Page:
Few problems ... and less excitement than in 2008
By Adam Lidgett, Kaylee Cummings and Maiyani Thornton
Precincts in State College generally saw an election day that went off without a hitch, but some still had a few problems with voting.
Bob Minard, judge of elections at Unity Church of Jesus Christ, 140 N. Gill St., said about six or seven people filled out provisional ballots after thinking they were registered to vote in State College but were not.
Provisional ballots are given to voters at precincts when there is a question of the voter eligibility.
Minard said that everyone was free to fill out a provisional ballot, but that there is not guarantee their vote will be counted in time for the election, and that it is up to Centre County election officials.
Minard said the voter turnout had been average throughout the day.
"Voter turnout has been steady, but no one is as excited as last [presidential election]," Minard said. "Last time we had a two hour line at this location by 8 a.m. -- people just don't seem to be as excited this time."
Many students said they felt it was their civic duty to vote and they wanted to make their voices were heard.
Nick Kussoff, senior-communication arts and sciences, said he was voting for Obama because his programs show some promise.
"I still have some faith in the effect of the population on the popular vote," Kussoff said. "Someone has to decide the vote -- so imagine the dumbest person you know. They could be the deciding vote if you don't."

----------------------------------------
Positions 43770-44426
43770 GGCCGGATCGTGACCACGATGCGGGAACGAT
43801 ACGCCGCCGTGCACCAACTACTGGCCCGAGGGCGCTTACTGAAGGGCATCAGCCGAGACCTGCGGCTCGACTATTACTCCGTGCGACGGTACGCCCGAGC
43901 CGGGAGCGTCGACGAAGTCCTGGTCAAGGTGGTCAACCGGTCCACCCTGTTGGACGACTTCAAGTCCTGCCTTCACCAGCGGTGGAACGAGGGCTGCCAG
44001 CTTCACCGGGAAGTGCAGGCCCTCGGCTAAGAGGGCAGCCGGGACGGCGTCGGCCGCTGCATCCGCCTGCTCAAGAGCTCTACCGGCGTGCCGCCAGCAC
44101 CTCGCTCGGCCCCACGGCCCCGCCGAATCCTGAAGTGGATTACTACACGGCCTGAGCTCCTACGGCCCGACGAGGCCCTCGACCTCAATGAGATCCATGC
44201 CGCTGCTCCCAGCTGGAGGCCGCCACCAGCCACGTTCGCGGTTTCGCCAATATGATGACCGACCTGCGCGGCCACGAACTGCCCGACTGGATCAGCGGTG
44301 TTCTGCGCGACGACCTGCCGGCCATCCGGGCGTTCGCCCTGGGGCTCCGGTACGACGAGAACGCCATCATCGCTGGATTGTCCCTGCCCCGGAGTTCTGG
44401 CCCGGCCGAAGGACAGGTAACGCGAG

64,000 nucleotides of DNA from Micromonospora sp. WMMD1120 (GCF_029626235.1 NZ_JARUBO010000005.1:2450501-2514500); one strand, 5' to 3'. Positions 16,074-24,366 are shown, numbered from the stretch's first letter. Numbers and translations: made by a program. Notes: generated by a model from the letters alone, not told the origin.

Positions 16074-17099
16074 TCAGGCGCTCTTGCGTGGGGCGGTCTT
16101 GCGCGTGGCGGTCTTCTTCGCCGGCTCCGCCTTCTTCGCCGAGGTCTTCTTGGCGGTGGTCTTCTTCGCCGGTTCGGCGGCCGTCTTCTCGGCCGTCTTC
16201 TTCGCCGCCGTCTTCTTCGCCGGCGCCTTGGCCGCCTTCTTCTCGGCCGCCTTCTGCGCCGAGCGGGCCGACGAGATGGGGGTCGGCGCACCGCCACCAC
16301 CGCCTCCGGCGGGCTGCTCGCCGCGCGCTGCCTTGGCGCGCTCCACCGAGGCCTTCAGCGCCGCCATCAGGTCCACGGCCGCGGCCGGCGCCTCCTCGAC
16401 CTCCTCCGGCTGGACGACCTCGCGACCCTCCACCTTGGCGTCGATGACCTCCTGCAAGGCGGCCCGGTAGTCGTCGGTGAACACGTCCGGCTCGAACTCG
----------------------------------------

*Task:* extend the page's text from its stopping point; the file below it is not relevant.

Rick Pooler, junior-electrical engineering, who voted for Romney, said he wanted his vote to count, and it would because Pennsylvania is a swing state. Pooler said he was worried about getting a job after college, and that he could have his say through the democratic process.
The HUB Robeson Center was bustling with students and poll workers alike.
Taryn Codner, sophomore criminology, had nothing but good things to say about her first voting experience.
“I’m glad that Penn State made it so easy being that a lot of us are from out of state. I thought it would be more difficult,” Codner said.
Shelley Kempner of State College was working at the HUB for Common Cause, a nonpartisan group whose mission is to protect people’s right to vote. She said she was not opposed to Pennsylvania’s new Voter ID law, which a judge blocked last month from being implemented for this election.
The law would have required voters to show a photo identification.
“I think that it’s all right to require people to have ID as long as it doesn’t cost them time or money, and as long as it’s something the state facilitates for those that need help,” she said.
Sophomore Maya Wright said, “The Voter ID law would have discouraged a lot of people from voting. I think it suppressed students, seniors and the poor."